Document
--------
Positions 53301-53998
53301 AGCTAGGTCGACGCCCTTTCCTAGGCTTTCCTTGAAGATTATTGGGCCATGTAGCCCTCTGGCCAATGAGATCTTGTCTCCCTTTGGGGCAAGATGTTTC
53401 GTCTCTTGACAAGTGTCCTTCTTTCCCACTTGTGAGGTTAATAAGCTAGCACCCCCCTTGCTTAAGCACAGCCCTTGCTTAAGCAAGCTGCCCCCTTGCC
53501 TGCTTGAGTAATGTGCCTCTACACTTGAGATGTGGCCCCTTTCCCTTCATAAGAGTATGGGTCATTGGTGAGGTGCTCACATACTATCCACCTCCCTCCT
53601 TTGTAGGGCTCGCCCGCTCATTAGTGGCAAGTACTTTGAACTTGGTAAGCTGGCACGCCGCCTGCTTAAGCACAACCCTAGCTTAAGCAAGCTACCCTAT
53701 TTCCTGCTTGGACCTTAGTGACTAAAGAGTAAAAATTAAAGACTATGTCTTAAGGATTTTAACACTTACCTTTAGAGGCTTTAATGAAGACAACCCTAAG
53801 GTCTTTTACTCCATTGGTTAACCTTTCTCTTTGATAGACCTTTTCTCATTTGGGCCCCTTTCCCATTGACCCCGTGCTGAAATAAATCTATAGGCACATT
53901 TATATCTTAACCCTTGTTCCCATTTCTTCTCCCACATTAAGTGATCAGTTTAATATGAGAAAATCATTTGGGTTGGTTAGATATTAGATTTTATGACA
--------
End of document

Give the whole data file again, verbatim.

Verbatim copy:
Positions 53301-53998
53301 AGCTAGGTCGACGCCCTTTCCTAGGCTTTCCTTGAAGATTATTGGGCCATGTAGCCCTCTGGCCAATGAGATCTTGTCTCCCTTTGGGGCAAGATGTTTC
53401 GTCTCTTGACAAGTGTCCTTCTTTCCCACTTGTGAGGTTAATAAGCTAGCACCCCCCTTGCTTAAGCACAGCCCTTGCTTAAGCAAGCTGCCCCCTTGCC
53501 TGCTTGAGTAATGTGCCTCTACACTTGAGATGTGGCCCCTTTCCCTTCATAAGAGTATGGGTCATTGGTGAGGTGCTCACATACTATCCACCTCCCTCCT
53601 TTGTAGGGCTCGCCCGCTCATTAGTGGCAAGTACTTTGAACTTGGTAAGCTGGCACGCCGCCTGCTTAAGCACAACCCTAGCTTAAGCAAGCTACCCTAT
53701 TTCCTGCTTGGACCTTAGTGACTAAAGAGTAAAAATTAAAGACTATGTCTTAAGGATTTTAACACTTACCTTTAGAGGCTTTAATGAAGACAACCCTAAG
53801 GTCTTTTACTCCATTGGTTAACCTTTCTCTTTGATAGACCTTTTCTCATTTGGGCCCCTTTCCCATTGACCCCGTGCTGAAATAAATCTATAGGCACATT
53901 TATATCTTAACCCTTGTTCCCATTTCTTCTCCCACATTAAGTGATCAGTTTAATATGAGAAAATCATTTGGGTTGGTTAGATATTAGATTTTATGACA